A Kentucky coal miner who rushed straight from work to take his family to a University of Kentucky Wildcats practice game is on the shortlist for father of the year and earned praise from legendary coach John Calipari, who shared a picture of him and expressed admiration for his hard work and dedication to his son.
The photo, which has now gone viral, shows Michael McGuire and his son sitting in the stands at Saturday’s Blue-White Game scrimmage that was played in Pikeville, in Eastern Kentucky.
McGuire is still wearing his work uniform and heavy boots and his face and arms are covered in black coal dust.
Kentucky fan Sue Kinneer took the photo and posted it on several Wildcats fan pages on Facebook in hopes that someone from the coach’s staff would see it and send the little boy an autograph.
The plan worked better than she hoped and Calipari shared the photo on social media.
“My family’s American dream started in a Clarksburg, WV coal mine, so this picture hits home. From what I’ve been told, after his shift, he raced to be with his son & watch our team. Don’t know who this is, but I have tickets for him & his family at Rupp to be treated as VIPs!!,” Calipari tweeted. (The Rupp Arena is the home of the University of Kentucky basketball team.)
McGuire had not yet been identified at that point, but Kentucky fans quickly found him and connected the coach with the family.
McGuire told CNN affiliate WKYT that he was at work underground while all this was happening and had no idea any of it was going on.
“When I got out and got service on my way home, it went crazy … I couldn’t believe that it was real,” he told WKYT.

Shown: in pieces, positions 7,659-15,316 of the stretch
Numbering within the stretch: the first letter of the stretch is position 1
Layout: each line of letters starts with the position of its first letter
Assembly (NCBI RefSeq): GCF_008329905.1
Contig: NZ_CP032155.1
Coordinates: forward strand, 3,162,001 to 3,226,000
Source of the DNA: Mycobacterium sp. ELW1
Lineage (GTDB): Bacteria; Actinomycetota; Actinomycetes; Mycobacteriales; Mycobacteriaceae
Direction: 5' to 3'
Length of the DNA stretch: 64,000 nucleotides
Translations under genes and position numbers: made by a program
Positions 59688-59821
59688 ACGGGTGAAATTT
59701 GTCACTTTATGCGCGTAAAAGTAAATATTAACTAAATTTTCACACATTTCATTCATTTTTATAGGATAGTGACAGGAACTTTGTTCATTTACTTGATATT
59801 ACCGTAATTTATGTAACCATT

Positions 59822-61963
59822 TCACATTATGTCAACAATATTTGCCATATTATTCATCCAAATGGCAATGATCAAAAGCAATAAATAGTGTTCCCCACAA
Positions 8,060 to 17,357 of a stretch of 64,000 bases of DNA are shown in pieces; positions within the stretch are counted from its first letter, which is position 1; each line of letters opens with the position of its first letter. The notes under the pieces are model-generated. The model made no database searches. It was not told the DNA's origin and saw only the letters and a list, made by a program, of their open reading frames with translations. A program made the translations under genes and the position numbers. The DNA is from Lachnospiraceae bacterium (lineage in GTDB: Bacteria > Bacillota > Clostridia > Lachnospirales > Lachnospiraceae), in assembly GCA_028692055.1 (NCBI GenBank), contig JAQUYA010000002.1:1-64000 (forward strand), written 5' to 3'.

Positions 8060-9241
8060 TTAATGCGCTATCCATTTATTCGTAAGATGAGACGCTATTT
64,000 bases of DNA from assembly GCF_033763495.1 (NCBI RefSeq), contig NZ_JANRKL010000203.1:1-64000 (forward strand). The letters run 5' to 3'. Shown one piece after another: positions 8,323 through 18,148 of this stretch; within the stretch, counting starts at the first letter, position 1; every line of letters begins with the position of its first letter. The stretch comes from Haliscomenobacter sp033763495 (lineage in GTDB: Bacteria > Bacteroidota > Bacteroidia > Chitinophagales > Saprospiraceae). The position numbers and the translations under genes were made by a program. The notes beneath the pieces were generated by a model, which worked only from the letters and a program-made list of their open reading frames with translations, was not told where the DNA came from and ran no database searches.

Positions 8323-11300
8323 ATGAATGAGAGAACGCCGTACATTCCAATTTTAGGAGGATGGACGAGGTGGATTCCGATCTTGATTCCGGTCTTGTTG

McGuire told the station that he only had about 45 minutes to get to the game when he got off work on Saturday and he didn’t want to miss his son Easton’s first basketball experience.
“It was either go straight there, or miss half the game to go home and take a shower and everything,” he told the affiliate.
He said Easton had a great time and they are now looking forward to going to a home game at Rupp Arena in Lexington.
“He had a blast. He was dancing and every time they would slam dunk it, he would go crazy,” McGuire told WKYT.
And McGuire, a lifetime Kentucky fan, got to talk with Calipari on Monday night.
“It was awesome, he was really down to earth,” McGuire told WKYT.
Calipari told reporters on Tuesday that he talked to McGuire’s wife, Mollie, first because her husband was still at work.
“And Mollie’s comment to me is, ‘My husband is humble. He’s hard-working. This is hard work, but he makes enough being there that I don’t have to work. And he’s a great father. He’s done this many times,” Calipari said.
The coach said he hopes McGuire will be a lesson for his players.
“I talked to my guys about it. It’s just a great lesson, and I showed ‘em the picture yesterday of Michael and his son, and I talked about hard, backbreaking work that’s honorable work, but that he makes time for his son, even when he knew he couldn’t shower. It didn’t matter what he looked like, he just wanted to be with his son,” Calipari said.
The McGuires haven’t decided which game they will go to, but Calipari said that hotels, restaurants and other local businesses are tripping over themselves to do something nice for them when they come to town.
“Isn’t it neat for someone like that, who is a quiet, humble guy to know people appreciate you, and we appreciate what you stand for,” Calipari told reporters. “And I appreciate it because it’s how my family got their start in this country.”
Kentucky held the Blue-White Game in Pikeville to raise money for Eastern Kentucky flood relief.